A university graduate is desperate to save Tavira’s stunning anchor cemetery.
The extraordinary ‘graveyard’ of 248 anchors rooted in the sand at Praia do Barril is quite literally rusting to bits.
“Something has to be done urgently if we don’t want to lose it altogether,” 25-year-old Joana Madeira Rebelo has told Barlavento newspaper.
Dating back to 1966, the display is a commemoration to the Algarve’s once-thriving tuna fishing industry and the generations that worked within it.
But as conservation and restoration buff Rebelo points out, there is nothing on Barril to explain this.
Aside from their physical presence, she thinks much more should be done to promote and protect the anchors.
“I know the beach concession (Grupo Pedras) has tried to close off the graveyard by setting up physical barriers,” she told Barlavento. “But there is still a lot they could do.”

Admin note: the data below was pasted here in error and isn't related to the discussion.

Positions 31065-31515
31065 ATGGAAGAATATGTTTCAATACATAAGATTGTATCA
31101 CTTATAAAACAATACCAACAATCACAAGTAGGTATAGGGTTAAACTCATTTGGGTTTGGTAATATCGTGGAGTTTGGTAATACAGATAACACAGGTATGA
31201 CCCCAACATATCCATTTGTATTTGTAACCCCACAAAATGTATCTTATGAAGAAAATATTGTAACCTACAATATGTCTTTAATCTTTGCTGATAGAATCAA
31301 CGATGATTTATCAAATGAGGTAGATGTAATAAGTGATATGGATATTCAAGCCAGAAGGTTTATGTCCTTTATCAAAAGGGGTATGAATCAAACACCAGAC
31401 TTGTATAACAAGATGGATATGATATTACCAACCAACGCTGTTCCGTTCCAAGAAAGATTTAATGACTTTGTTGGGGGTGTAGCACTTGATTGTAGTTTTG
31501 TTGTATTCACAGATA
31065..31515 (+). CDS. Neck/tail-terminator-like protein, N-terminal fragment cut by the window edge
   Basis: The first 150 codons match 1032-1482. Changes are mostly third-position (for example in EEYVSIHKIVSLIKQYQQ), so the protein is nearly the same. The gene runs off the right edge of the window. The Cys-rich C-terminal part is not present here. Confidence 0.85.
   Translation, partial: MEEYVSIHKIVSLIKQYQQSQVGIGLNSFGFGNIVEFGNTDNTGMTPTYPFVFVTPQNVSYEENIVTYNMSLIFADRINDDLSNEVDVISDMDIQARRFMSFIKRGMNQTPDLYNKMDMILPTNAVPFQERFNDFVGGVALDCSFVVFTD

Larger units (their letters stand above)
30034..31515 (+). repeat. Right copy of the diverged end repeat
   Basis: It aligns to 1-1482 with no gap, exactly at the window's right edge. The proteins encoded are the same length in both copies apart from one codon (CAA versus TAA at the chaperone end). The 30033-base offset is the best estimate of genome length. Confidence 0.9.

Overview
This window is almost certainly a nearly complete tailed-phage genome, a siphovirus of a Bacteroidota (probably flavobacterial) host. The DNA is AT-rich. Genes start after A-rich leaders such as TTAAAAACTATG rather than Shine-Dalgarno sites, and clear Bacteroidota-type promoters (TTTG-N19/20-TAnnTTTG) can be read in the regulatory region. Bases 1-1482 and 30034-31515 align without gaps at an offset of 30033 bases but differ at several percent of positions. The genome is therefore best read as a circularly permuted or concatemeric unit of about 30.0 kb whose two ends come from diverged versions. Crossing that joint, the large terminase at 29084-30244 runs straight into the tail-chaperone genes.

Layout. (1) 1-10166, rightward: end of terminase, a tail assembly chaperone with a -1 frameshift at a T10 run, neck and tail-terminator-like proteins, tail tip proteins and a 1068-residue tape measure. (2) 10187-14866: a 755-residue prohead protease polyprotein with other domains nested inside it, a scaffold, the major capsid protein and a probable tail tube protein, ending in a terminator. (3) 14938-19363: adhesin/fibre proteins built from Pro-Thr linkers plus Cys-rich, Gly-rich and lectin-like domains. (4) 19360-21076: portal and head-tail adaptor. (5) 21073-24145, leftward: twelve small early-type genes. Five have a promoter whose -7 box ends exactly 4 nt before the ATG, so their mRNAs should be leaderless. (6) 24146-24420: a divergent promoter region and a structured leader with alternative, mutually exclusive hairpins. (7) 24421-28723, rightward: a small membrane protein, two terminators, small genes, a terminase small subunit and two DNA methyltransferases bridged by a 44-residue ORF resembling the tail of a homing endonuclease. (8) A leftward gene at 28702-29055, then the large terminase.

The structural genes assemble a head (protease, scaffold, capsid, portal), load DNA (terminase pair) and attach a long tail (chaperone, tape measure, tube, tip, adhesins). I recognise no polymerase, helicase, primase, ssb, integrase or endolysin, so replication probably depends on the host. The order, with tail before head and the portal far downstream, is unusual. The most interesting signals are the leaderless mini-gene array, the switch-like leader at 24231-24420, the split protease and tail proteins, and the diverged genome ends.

The most pressing concern is how to slow the anchors’ rate of decay. This is almost certain to be “complex and costly”, she said – thus the hope that by publishing the research she has done for her Master’s degree, she might raise awareness and “open the way” to other engineering projects.
Another way of preserving the graveyard would be to turn it into an “outdoor museum”, she said, where people could appreciate the anchors for all that they represent.
“People don’t visit Barril for the beach,” she said, “but because there is something here that doesn’t exist anywhere else.”
Local archaeologist Brígida Baptista agrees: “It would be a great project as this is the kind of maritime heritage that should be much better appreciated.
“People come to Barril, they see the anchors, but they don’t know the history behind them.” Thus Rebelo’s mission.
“There’s no way of improving on the anchors’ current state,” she stressed, “but a future system of conservation could save them from being lost forever.”